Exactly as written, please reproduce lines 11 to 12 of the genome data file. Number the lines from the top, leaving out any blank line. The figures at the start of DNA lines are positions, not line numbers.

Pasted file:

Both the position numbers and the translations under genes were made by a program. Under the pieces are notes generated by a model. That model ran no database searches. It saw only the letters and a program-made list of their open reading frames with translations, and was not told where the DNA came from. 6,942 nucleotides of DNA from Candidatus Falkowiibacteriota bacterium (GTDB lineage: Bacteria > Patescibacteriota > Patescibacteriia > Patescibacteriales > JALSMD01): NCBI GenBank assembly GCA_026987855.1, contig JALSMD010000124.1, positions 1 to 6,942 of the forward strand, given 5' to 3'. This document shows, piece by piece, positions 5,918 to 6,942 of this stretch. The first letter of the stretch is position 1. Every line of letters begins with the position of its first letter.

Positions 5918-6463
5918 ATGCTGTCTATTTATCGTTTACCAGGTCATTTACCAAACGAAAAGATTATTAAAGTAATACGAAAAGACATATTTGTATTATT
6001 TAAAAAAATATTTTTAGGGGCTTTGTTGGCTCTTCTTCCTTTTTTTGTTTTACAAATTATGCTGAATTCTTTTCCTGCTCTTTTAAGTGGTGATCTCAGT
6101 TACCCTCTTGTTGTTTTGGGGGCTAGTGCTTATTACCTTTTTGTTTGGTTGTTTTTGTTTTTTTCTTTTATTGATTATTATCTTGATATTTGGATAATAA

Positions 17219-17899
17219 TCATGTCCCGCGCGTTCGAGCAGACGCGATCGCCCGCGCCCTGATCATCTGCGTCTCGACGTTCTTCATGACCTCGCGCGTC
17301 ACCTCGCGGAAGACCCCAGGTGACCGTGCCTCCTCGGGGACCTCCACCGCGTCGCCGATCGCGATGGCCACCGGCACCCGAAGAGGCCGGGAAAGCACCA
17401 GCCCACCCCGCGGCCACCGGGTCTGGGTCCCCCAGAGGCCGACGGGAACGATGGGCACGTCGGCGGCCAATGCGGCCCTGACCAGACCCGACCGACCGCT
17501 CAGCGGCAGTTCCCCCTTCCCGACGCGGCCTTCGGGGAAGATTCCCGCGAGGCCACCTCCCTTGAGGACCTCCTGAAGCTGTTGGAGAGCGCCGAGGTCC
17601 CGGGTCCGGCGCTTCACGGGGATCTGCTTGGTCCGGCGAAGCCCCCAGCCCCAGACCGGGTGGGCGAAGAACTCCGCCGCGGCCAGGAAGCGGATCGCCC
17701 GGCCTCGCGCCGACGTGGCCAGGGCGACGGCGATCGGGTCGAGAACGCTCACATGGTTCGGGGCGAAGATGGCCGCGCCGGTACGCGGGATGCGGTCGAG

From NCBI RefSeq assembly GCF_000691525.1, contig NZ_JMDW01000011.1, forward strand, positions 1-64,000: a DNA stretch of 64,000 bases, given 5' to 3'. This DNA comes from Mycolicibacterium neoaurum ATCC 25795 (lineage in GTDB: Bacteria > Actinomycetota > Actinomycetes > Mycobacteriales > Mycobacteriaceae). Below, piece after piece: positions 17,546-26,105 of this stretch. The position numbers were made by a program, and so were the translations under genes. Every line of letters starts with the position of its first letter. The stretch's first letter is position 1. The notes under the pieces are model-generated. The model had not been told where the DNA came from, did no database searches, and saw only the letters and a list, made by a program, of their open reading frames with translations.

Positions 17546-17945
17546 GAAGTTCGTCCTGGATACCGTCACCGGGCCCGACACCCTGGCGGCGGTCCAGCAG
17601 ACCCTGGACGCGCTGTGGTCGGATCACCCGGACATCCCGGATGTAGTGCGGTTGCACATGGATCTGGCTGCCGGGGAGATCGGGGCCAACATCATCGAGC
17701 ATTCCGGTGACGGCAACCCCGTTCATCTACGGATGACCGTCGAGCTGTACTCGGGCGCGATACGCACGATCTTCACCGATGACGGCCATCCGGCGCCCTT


17601 CGGGTCCGGCGCTTCACGGGGATCTGCTTGGTCCGGCGAAGCCCCCAGCCCCAGACCGGGTGGGCGAAGAACTCCGCCGCGGCCAGGAAGCGGATCGCCC
17701 GGCCTCGCGCCGACGTGGCCAGGGCGACGGCGATCGGGTCGAGAACGCTCACATGGTTCGGGGCGAAGATGGCCGCGCCGGTACGCGGGATGCGGTCGAG